WASHINGTON – Europe and Iraq were ranked among the 10 “worst places for refugees” in the 2008 World Refugee Survey for policies such as “warehousing” refugees for decades or for forcing them back to dangerous situations in their homelands.
The survey, released June 19 in Washington at a press conference and in 20 other cities around the world the same day, also put Bangladesh, China, India, Kenya, Malaysia, Sudan, Russia and Thailand on its list of worst places.
It singled out Europe for policies that “make it as difficult as possible to enter” that continent’s territory. Countries on the periphery of Europe had the harshest policies, it said, and some forcibly return asylum seekers to dangerous conditions. Europe is home to about 528,000 refugees, largely from Eastern Europe, Afghanistan and Iraq.
Iraq, which itself has generated more than 2 million refugees, meanwhile has been a country of refuge for about 45,000 Turks, Palestinians and Iranians. The survey prepared by the U.S. Committee for Refugees and Immigrants said retribution against Palestinians since the fall of Iraqi President Saddam Hussein’s regime in 2003 has caused 85,000 Palestinians to flee, leaving about 15,000 in Iraq.
The annual survey also used a report card system for grading various countries’ policies and practices that affect the more than 14 million refugees and asylum seekers worldwide.
Among the situations earning countries spots on the list of worst places were:
– China’s forcible return of hundreds of North Korean refugees and policies that treat North Koreans as illegal immigrants rather than refugees.
– “Bangladesh makes life miserable for 178,000 Rohingya refugees” from Myanmar, it said. It cited widespread impunity for the rape of refugee women, the lack of legal status, and the placement of a camp for 10,000 refugees between a highway and a river, where car accidents and flooding regularly occur.
– India’s “blatantly discriminatory policies” toward refugees from different places, favoring Tibetans but forcibly returning Chin refugees from Myanmar to their country.
– Kenya’s “warehousing” of 243,000 refugees for at least 15 years, many in camps where rape, domestic violence and other crimes are common.
– Russia’s “Byzantine system of rules and regulations that make it virtually impossible for asylum seekers to obtain legal refugee status.”
The survey’s “report card” grading in four areas earned the United States two A’s, for freedom of movement and the right to earn a livelihood; a D, for its policies of detention and access to courts; and an F for its policies affecting the physical protection of refugees.
It noted that the U.S. Coast Guard returned nearly 1,600 Haitians and more than 3,200 Cubans who were intercepted at sea trying to reach the United States.
In another example, it explained that the 2001 Patriot Act and the 2005 Real ID Act have prevented the admission of many refugees, largely because the laws’ definition of “terrorist activity” as a bar to entry is so broad that it includes people who under duress gave food or water to those the law deemed terrorists.
The D grade for freedom of movement and access to courts in the U.S. resulted from the detention of up to 27,000 refugees or asylum seekers on any given day during the year, including the detention of approximately 7,000 children. Recent news reports on problems with health care provided to detainees and lawsuits over overcrowding at detention centers also were cited.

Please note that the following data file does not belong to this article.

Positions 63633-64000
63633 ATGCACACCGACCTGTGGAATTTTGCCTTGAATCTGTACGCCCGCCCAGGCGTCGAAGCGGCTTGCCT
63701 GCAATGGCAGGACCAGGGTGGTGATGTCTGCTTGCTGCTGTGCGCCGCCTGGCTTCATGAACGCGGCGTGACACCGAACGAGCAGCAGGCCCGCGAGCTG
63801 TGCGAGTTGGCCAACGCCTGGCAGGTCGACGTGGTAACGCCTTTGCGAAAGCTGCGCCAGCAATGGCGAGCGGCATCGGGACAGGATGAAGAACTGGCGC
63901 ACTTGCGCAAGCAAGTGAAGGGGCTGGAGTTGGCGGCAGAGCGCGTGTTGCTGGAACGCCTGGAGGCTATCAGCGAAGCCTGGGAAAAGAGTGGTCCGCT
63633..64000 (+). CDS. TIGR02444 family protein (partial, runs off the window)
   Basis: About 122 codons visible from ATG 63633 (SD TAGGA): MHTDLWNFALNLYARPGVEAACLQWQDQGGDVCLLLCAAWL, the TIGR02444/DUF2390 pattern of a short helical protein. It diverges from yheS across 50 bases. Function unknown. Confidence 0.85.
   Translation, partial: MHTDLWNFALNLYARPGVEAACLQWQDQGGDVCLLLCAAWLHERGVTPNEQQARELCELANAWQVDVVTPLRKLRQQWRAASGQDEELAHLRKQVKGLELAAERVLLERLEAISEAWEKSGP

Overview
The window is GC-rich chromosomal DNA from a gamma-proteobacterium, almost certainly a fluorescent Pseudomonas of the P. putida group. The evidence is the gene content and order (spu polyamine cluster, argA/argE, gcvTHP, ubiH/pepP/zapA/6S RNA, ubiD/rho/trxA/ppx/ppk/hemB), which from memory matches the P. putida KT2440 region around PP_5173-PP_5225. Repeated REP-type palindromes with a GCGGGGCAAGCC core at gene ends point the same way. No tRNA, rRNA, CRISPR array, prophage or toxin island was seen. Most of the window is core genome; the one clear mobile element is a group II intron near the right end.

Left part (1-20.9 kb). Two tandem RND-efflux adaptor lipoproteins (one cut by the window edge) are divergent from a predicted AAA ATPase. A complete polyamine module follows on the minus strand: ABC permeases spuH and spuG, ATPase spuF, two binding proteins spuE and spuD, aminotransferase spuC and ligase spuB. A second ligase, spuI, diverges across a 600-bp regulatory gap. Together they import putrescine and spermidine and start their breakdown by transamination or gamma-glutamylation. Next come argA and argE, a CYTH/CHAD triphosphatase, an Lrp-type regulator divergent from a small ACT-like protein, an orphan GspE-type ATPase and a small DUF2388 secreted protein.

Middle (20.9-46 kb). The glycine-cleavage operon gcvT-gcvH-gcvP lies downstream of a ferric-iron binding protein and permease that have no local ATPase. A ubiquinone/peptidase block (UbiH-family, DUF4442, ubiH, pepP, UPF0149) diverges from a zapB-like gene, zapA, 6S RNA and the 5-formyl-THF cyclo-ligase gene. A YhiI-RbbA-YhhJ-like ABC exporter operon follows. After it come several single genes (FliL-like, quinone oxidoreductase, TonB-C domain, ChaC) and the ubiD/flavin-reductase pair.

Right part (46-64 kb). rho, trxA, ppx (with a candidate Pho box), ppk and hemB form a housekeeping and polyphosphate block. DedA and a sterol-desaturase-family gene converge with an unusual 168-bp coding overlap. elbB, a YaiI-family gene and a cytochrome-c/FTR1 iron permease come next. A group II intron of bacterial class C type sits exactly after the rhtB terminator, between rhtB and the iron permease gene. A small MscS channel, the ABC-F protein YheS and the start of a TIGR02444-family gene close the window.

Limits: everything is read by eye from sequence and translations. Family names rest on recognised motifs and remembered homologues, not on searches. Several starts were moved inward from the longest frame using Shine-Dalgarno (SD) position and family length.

The sections describing what led to the A grades for the United States explained that people who have refugee status and asylum seekers who aren’t detained can travel freely and have the right to work legally, though with some delays and time limits.
For total financial support of three principal refugee aid agencies, the United States has contributed more than any other country, at $653 million in 2007, the report said. On a per capita basis, however, that amount – $2.16 per capita – was eclipsed by numerous countries including: Norway, $93.5 million, or $19.90 per capita; Ireland, $34.3 million, or $7.80 per capita; Switzerland, $35.3 million, or $4.71 per capita; Australia, $74.4 million, or $3.49 per capita; and Canada, $77.2 million, or $2.35 per capita.
The per capita ratio of refugees resettled or being housed temporarily is dramatic for many nations.
Australia’s 10,722 refugees resettled in 2007 amounts to one refugee per 2,000 residents. In Canada, with 11,000 refugees resettled in 2007, there was one refugee per 3,000 residents. In the U.S., with 48,281 refugees resettled in the same year, one in 6,200 people was a refugee.
In many countries in the Middle East and Africa, the number of refugees in nonpermanent situations was stark. The West Bank and Gaza are home to nearly 1.8 million refugees, creating a ratio of refugees to permanent residents of 1-to-2, the report said. In Jordan, which is sheltering 450,000 Iraqi refugees, this ratio is 1-to-9. And in Syria – where there are 1.85 million refugees, including 1.3 million Iraqis – the ratio is 1-to-11.
The legal distinction between refugees and asylum holders is that refugees obtain permission to resettle in a new country while they are still outside that new country, while asylum seekers arrive at a destination and then seek authorization to stay. Both must demonstrate that conditions in their homelands are too insecure for them to return safely.
Lavinia Limon, president of the U.S. Committee for Refugees and Immigrants, said at the Washington press conference that less than one-half of 1 percent of the world’s refugees is ever resettled in a permanent new home.
She said an estimated 8.5 million refugees are “warehoused” or being restricted for five years or more in camps or other segregated housing with limited rights and restricted access to education and jobs.